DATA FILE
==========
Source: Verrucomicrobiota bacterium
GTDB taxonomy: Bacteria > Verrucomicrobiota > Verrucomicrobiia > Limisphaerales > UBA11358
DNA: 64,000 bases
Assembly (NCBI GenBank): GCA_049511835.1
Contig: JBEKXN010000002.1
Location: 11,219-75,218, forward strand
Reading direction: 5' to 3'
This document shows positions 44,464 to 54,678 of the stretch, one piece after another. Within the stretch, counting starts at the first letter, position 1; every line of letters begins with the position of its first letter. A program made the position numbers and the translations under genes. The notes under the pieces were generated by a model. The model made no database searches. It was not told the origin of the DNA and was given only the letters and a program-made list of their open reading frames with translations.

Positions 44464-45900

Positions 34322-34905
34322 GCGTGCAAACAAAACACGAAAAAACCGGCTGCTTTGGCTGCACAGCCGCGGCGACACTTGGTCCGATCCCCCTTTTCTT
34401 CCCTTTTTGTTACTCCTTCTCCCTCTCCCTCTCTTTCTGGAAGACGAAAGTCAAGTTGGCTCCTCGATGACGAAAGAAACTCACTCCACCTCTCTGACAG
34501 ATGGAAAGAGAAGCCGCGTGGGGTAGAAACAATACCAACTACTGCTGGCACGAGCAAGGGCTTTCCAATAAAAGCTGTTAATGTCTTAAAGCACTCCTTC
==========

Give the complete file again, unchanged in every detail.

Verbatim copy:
Source: Verrucomicrobiota bacterium
GTDB taxonomy: Bacteria > Verrucomicrobiota > Verrucomicrobiia > Limisphaerales > UBA11358
DNA: 64,000 bases
Assembly (NCBI GenBank): GCA_049511835.1
Contig: JBEKXN010000002.1
Location: 11,219-75,218, forward strand
Reading direction: 5' to 3'
This document shows positions 44,464 to 54,678 of the stretch, one piece after another. Within the stretch, counting starts at the first letter, position 1; every line of letters begins with the position of its first letter. A program made the position numbers and the translations under genes. The notes under the pieces were generated by a model. The model made no database searches. It was not told the origin of the DNA and was given only the letters and a program-made list of their open reading frames with translations.

Positions 44464-45900

Positions 34322-34905
34322 GCGTGCAAACAAAACACGAAAAAACCGGCTGCTTTGGCTGCACAGCCGCGGCGACACTTGGTCCGATCCCCCTTTTCTT
34401 CCCTTTTTGTTACTCCTTCTCCCTCTCCCTCTCTTTCTGGAAGACGAAAGTCAAGTTGGCTCCTCGATGACGAAAGAAACTCACTCCACCTCTCTGACAG
34501 ATGGAAAGAGAAGCCGCGTGGGGTAGAAACAATACCAACTACTGCTGGCACGAGCAAGGGCTTTCCAATAAAAGCTGTTAATGTCTTAAAGCACTCCTTC